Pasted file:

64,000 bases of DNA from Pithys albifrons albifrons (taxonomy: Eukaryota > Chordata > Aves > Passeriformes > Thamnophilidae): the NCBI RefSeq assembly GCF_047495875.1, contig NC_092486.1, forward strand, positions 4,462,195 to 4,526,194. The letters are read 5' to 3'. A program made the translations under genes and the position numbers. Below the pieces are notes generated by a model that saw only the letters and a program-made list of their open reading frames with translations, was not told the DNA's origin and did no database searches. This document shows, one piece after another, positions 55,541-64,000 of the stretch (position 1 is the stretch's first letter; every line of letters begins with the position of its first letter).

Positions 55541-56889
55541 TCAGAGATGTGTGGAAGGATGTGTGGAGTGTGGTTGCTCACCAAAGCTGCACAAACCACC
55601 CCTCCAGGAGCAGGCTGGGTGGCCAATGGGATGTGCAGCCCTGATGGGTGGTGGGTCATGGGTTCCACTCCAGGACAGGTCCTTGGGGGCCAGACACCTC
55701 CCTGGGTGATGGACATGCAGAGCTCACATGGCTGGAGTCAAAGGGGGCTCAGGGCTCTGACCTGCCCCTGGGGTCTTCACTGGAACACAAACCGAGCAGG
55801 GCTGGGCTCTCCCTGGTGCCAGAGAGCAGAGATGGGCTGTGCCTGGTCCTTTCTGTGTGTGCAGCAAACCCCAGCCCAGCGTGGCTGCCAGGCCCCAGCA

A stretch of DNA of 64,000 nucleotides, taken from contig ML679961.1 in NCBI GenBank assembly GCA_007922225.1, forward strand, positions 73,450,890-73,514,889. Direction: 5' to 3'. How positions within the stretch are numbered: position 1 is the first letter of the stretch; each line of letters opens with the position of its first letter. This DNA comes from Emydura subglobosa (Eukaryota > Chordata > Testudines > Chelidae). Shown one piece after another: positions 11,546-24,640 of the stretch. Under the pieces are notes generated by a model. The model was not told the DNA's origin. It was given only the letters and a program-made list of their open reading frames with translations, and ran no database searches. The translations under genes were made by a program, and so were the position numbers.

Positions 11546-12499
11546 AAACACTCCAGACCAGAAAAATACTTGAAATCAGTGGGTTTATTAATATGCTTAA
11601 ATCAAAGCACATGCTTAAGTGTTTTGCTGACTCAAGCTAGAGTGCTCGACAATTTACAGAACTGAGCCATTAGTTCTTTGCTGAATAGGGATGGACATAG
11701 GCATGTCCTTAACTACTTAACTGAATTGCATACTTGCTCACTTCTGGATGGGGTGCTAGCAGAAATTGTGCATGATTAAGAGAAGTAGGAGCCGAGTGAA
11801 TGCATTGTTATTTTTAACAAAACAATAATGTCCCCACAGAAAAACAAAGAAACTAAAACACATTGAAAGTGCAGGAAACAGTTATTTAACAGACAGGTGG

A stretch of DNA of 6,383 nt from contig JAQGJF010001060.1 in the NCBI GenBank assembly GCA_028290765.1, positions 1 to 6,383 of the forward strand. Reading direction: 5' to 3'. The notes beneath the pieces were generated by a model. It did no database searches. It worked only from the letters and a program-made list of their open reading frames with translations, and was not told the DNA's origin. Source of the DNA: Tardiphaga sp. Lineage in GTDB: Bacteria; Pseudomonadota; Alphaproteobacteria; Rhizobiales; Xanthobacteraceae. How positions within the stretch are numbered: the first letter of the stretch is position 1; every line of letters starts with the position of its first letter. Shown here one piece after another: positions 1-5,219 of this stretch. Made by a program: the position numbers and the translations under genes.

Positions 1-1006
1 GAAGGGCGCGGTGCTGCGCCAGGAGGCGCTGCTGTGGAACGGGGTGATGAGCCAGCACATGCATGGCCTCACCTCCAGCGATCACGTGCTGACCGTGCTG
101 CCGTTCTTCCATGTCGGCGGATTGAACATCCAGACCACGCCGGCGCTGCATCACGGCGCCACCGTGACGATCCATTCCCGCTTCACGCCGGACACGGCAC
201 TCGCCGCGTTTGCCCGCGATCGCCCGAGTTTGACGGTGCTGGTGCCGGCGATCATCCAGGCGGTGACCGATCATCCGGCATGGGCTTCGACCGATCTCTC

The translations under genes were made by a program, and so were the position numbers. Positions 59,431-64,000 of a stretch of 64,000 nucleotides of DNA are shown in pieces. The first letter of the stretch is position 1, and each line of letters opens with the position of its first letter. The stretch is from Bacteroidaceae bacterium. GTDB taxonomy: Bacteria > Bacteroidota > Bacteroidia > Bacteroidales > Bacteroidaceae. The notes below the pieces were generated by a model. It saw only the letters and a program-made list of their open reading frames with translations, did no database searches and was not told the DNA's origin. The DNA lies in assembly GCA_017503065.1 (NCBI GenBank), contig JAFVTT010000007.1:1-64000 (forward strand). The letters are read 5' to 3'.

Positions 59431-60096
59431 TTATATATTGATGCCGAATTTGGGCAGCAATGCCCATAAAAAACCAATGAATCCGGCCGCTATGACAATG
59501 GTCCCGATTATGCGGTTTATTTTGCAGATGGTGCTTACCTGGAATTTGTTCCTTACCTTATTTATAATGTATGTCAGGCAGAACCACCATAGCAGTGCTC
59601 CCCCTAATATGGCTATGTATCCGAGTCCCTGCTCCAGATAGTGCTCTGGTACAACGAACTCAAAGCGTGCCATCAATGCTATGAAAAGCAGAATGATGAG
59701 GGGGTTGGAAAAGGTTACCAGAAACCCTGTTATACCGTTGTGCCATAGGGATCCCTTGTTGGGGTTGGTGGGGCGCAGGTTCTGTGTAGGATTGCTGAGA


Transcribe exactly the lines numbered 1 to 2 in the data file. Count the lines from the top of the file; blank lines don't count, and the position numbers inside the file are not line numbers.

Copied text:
64,000 bases of DNA from Pithys albifrons albifrons (taxonomy: Eukaryota > Chordata > Aves > Passeriformes > Thamnophilidae): the NCBI RefSeq assembly GCF_047495875.1, contig NC_092486.1, forward strand, positions 4,462,195 to 4,526,194. The letters are read 5' to 3'. A program made the translations under genes and the position numbers. Below the pieces are notes generated by a model that saw only the letters and a program-made list of their open reading frames with translations, was not told the DNA's origin and did no database searches. This document shows, one piece after another, positions 55,541-64,000 of the stretch (position 1 is the stretch's first letter; every line of letters begins with the position of its first letter).

Positions 55541-56889